“We’ve got the barley, we’ve got the climate, so everything’s good.”

Adelaide-based Southern Coast Distillers began selling its South Australian whisky in 2011. Jim Murray described one of its single malts in the 2012 edition of The Whisky Bible as "one of the most astonishing whiskies it has been my honour to taste".

Article courtesy of The Lead South Australia

Wednesday, February 10, 2016

Toledo Area Wine Events & Tastings: February 10-13, 2016

 
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Wednesday, February 10
20151203_141207The Andersons, Sylvania, 6-8 PM. Jim’s Wines for Your Valentine: 1.
Gruet Rosé, 2. Chateau Dutruch Grand Poujeaux Moulis-en-Medoc, 3. Lioco Indica Red, 4. Redhead Red, 5. Kopke 10-Year Tawny. $11 per flight of nominal charge per sample.

Veritas Cork and Craft, 505 Jefferson Avenue, Toledo – (419) 214- 9463. 5:30 –7:30 PM. Wine Tasting. $15 per person.

Thursday, February 11

Andersons, Maumee, 5-7 PM. More Valentine Ideas: 1. Dr. Deinhard – Riesling Extra Brut – Germany, 2. Wolfberger – Pinot Blanc – Alsace, France, 3. Tormaresca – Primitivo – Italy, 4. Ridge – Pagani Ranch – Zin Based Red Blend – Sonoma. Pay per sample or $10 for flight.

Let us promote your wine tasting for free! Send info to twav@att.net

Andersons, Talmadge Road, Wine Tasting. 6 – 8 PM. 2nd Annual Wine & Chocolate Tasting. Pairings for Tasting Event: 1. Louis Jadot Pouilly Fuisse paired with Sliced Apples, Pears and Peaches, 2. Schramsberg Brut Rosé paired with Chocolate-Dipped Strawberries, 3. Fournier Marsannay Bourgogne paired with Lindt Chocolate with Sea Salt, 4. Seghesio Sonoma Zinfandel paired with Lindt 85% Cocoa, 5. Field Stone Cabernet Sauvignon paired with Lindt 70 % Cocoa, 6. Merkelbach Ürziger Würzgarten Riesling Auslese paired with Lindt Intense Orange, 7. Chateau Bel Air Sauternes paired with Lindt White Truffles, 8. Cossart Rainwater Madeira paired with Lindt Milk Chocolate, 9. Kopke Fine Ruby Porto paired with Individual Chocolate Cakes. Variety of cheeses and artisan breads. Nominal Fee per sample.
 
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Corks Wine and Liquor, Promenade Plaza, 27250 Crossroads Pkwy., Rossford – (419) 872-6800. 6-9 PM. Wine tasting.

TREO Wine Bar, 5703 Main St., Sylvania, (419) 882-2266. Wine & Cheese Thursday. Explore the wonderful world of wine and cheese. Try four different wines with a sample platter of the day’s cheese.
 
Zinful, (419) 931-9946, 218 Louisiana Ave., Perrysburg. 5-7 PM. Weekly wine tasting. Call for information.

Friday, February 12

Walt Churchill's Market, 26625 Dixie Hwy, Perrysburg, (419) 872-6900. Wine tasting – 4:00 – 7:00 PM. Valentine Wine Selection Tasting. Emily Wagy with Tramante & Sons, LLC will feature selections that are sure to impress your Valentine and compliment your holiday dinner.Nominal fee per sample.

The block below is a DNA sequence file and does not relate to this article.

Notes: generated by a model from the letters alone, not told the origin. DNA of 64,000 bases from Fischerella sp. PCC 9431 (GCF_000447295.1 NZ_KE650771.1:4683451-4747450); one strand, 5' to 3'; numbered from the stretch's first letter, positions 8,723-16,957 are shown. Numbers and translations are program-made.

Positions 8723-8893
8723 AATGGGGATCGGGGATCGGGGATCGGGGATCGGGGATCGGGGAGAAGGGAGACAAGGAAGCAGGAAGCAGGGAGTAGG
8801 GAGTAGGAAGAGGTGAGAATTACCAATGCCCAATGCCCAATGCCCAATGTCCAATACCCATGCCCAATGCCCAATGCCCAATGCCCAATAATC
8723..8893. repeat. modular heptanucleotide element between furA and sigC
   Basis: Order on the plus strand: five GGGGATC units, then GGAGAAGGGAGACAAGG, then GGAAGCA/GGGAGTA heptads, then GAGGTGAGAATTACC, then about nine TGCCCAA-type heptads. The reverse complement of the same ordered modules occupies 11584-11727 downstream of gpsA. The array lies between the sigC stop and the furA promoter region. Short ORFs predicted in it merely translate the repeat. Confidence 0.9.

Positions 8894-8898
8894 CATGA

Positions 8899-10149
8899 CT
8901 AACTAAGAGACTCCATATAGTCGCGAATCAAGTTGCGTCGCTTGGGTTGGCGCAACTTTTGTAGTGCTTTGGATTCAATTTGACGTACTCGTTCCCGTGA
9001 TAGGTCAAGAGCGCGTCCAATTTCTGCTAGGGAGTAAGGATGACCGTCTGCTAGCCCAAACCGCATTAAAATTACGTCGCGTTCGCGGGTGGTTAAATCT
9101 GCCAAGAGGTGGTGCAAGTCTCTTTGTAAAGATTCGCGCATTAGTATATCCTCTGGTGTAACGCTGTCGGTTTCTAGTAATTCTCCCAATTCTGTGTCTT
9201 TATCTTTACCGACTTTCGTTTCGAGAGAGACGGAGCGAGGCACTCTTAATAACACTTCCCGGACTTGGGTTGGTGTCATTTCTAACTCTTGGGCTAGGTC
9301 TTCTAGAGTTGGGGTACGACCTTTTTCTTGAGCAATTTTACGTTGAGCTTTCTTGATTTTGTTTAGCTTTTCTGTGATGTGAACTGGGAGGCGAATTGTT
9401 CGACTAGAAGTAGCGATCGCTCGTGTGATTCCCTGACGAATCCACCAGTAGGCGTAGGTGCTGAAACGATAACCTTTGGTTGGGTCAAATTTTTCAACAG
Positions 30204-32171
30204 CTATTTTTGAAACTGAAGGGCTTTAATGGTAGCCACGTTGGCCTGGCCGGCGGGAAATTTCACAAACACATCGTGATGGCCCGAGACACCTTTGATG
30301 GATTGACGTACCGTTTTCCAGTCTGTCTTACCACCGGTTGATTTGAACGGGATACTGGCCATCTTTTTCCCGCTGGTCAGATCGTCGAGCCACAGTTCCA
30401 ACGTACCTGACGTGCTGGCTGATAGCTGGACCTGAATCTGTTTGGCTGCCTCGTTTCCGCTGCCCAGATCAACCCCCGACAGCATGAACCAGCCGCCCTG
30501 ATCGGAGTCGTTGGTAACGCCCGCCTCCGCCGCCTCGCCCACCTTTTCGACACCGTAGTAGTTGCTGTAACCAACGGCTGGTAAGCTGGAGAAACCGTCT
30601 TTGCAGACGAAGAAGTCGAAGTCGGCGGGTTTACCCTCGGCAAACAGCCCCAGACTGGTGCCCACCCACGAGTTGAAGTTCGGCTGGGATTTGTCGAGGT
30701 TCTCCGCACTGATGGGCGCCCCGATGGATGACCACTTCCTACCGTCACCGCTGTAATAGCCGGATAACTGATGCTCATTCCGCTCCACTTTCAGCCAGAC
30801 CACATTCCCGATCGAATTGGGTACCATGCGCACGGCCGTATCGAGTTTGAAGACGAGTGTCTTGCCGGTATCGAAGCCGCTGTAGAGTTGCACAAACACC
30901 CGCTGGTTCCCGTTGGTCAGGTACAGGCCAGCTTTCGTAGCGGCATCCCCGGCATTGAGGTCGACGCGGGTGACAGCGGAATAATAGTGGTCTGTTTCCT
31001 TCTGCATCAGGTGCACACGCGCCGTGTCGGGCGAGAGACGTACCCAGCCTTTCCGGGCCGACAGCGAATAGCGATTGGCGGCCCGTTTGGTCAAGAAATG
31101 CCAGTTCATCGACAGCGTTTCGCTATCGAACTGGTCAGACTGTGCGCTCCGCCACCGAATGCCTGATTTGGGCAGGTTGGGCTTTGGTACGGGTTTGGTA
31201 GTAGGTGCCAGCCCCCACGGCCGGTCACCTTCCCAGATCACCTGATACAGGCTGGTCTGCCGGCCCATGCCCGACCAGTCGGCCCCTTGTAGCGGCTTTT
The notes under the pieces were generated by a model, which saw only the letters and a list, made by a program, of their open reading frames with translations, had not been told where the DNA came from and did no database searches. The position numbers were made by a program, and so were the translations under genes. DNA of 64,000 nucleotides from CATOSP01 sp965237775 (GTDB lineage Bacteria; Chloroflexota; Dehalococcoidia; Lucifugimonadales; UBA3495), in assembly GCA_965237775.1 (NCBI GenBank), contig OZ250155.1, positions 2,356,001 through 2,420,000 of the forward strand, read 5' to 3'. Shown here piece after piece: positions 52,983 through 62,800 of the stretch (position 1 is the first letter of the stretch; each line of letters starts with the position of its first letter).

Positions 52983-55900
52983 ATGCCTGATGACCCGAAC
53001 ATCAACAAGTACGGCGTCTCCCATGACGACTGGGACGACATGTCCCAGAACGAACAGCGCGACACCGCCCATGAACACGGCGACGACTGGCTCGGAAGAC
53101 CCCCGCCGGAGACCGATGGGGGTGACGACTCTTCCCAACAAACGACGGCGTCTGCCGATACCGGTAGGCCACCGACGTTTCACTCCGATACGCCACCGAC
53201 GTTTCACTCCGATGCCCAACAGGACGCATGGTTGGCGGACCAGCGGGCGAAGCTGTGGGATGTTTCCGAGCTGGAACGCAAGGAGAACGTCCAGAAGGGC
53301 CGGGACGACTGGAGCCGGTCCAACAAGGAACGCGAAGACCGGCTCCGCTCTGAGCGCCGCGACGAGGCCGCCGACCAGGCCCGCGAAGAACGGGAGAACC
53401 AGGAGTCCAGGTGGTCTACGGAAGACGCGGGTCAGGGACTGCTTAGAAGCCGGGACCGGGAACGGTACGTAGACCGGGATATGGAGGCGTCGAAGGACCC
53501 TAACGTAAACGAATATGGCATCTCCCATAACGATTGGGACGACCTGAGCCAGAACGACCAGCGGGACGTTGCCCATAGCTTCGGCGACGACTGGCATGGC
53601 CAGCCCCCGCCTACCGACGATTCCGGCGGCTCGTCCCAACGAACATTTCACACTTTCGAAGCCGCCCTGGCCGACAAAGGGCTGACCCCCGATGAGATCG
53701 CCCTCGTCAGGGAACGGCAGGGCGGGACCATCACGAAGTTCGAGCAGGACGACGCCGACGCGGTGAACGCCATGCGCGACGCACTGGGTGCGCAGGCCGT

Saturday, February 13
Kroger Maumee – Wine Tasting, 3-7 PM. Nominal fee per sample.

Walt Churchill’s Market, 3320 Briarfield. Maumee, (419) 794-4000. 2-6 PM. Valentine Wine Tasting. For the perfect evening for your “sweetie,” we will showcase everything from that ideal Sparkling Rose to the dinner wine as well as the compliment to a fine dessert.

 
AREA WINE BARS
  • Veritas Cork and Craft, 505 Jefferson Avenue, Toledo – (419) 214- 9463.
  • Zinful, (419) 931-9946, 218 Louisiana Ave., Perrysburg.
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Up & Coming:

Last Thursday of Each Month, 6-8 PM – Monthly wine tasting. Maumee Wines, 2556 Parkway Plaza, Maumee – (419) 893-2525. Wine and appetizers. $40 per person.

February 17 – March 2, Introductory Wine Topics Class, Zinful, (419) 931-9946, 218 Louisiana Ave., Perrysburg. Three classes Wednesdays at 6:30. Class will be directed by a Certified Specialist of Wine implementing the curriculum of the Society of Wine Educators. Cost $75 through January 29 and $100 after. Limited enrollment.
 
February 27, 6-8 PM, the Exchange Club of Toledo’s Fourth Annual Wine Tasting at the Oliver House, 27 Broadway St., Toledo. Wine pairings with delicious appetizers and silent auction. Cost is $50 per person. Proceeds benefit area youth scholarship program. For tickets contact Gail Weller at (419) 343-2426 or gweller@nationalexchangeclub.org .

Tuesday, February 9, 2016

Drone Launches Wine Flight In Search Of Santa Barbara Vino



Like thousands of others this Christmas, I received a drone as a gift. I’ve had a ball flying it – but this is my first attempt to pair my love of wine with drones…

And Now For Something Completely Different


Over the years I’ve enjoyed the humor of Monty Python. Their television show was a collection of madcap skits and often there was no segue – just the narrator intoning, “And now for something completely different.” Today I offer something completely different.

We participate on a regular basis in Wine Studio, which is a wine education program. This month the focus is on the glorious wine of Santa Barbara County. We’ve visited there twice, once with my cousin and later for the 2014 Wine Bloggers Conference.